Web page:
• one year ago
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    I think having 2 people explain things to a third gets a bit confusing good luck briana and osprey :-)

  21. briana.img
    • one year ago
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    @ospreytriple i listed those numbers because those are the ones you substitute in, right??

  22. anonymous
    • one year ago
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    Ok. Evaluate the above equation for T by using the values of r, s, & t from the triangle.

  23. briana.img
    • one year ago
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    @ospreytriple i know but i'm just asking if those are the numbers i use ??? like those are the correct ones for the substitution

  24. anonymous
    • one year ago
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    I believe those are the side lengths from the triangle, yes.

  25. anonymous
    • one year ago
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    \[T=\cos ^{-1}\left( \frac{ 11^{2}+10^{2} -7^{2}}{ 2\left( 11 \right)\left( 10 \right) } \right)\]

  26. briana.img
    • one year ago
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    @ospreytriple yeah i jsut did that and my answer came out to be 63.25 again

  27. anonymous
    • one year ago
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    What do you get for the value of the numerator?

  28. briana.img
    • one year ago
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    @ospreytriple 70

  29. anonymous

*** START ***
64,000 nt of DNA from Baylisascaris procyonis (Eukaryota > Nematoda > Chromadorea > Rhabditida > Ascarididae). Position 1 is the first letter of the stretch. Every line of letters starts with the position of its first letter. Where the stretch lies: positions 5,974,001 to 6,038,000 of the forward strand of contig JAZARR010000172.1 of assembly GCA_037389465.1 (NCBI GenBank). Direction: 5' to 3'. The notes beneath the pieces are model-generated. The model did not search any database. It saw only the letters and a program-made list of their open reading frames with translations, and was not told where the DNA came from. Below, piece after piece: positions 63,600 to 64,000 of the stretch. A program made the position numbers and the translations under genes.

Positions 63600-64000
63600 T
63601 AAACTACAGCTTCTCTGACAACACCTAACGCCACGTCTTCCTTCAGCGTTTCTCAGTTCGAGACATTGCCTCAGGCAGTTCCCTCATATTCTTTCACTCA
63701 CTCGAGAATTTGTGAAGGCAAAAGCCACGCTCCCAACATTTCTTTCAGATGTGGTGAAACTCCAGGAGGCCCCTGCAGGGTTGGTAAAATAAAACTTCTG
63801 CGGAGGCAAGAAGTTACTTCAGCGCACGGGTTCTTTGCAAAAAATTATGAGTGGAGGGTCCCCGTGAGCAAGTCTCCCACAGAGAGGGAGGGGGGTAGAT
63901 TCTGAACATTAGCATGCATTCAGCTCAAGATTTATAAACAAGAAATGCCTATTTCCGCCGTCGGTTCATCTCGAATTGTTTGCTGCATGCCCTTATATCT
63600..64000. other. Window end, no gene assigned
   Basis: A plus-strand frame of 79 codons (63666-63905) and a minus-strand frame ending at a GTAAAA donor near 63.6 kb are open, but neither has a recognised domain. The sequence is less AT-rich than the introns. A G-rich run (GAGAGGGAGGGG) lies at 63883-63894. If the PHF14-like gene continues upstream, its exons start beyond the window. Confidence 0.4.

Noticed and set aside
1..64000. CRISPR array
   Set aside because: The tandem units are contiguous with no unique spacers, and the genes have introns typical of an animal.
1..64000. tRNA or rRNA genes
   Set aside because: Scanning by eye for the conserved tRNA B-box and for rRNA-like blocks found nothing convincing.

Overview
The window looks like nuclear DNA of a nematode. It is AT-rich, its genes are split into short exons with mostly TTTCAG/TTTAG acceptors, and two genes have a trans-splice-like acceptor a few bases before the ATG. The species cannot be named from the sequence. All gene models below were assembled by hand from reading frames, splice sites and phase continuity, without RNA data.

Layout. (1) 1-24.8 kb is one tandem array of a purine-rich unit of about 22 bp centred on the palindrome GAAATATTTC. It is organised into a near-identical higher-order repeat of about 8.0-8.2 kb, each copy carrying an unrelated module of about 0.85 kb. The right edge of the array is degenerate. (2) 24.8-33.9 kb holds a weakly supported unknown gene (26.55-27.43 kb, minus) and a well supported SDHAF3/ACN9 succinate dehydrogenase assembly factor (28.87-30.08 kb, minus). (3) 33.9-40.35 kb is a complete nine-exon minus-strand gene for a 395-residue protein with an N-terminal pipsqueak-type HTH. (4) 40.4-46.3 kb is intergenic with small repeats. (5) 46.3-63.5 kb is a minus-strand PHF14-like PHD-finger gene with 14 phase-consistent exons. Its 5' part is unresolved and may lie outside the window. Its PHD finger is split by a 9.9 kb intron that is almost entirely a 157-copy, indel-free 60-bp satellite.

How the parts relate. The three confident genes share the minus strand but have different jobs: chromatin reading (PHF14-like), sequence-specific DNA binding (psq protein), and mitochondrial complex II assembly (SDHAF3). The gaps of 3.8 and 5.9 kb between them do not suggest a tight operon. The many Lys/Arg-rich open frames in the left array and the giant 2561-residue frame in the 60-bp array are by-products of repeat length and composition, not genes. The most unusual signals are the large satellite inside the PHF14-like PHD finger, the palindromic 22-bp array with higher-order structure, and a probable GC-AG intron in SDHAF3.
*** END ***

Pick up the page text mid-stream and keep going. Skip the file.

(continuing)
• one year ago
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    Not quite.\[11^{2}+10^{2}-7^{1}=121+100-49= ?\]

  30. anonymous
    • one year ago
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    Should be 7^2. Sorry.

  31. briana.img
    • one year ago
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    @ospreytriple oh oops 172

  32. anonymous
    • one year ago
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    Great. Now the denominator is\[2\left( 11 \right)\left( 10 \right)=?\]

  33. briana.img
    • one year ago
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    @ospreytriple 220

  34. anonymous
    • one year ago
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    Terrific so\[T=\cos ^{-1}\left( \frac{ 172 }{ 220 } \right)=?\]

  35. briana.img
    • one year ago
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    @ospreytriple the calculator i'm using says 63.25???

  36. briana.img
    • one year ago
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    @ospreytriple wait nevermind 38.64

  37. anonymous
    • one year ago
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    Now you got it. Good job.

  38. briana.img
    • one year ago
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    @ospreytriple sorry fro taking so long :( this unit is really messing me up

  39. anonymous
    • one year ago
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    You're welcome. Those pesky calculators :)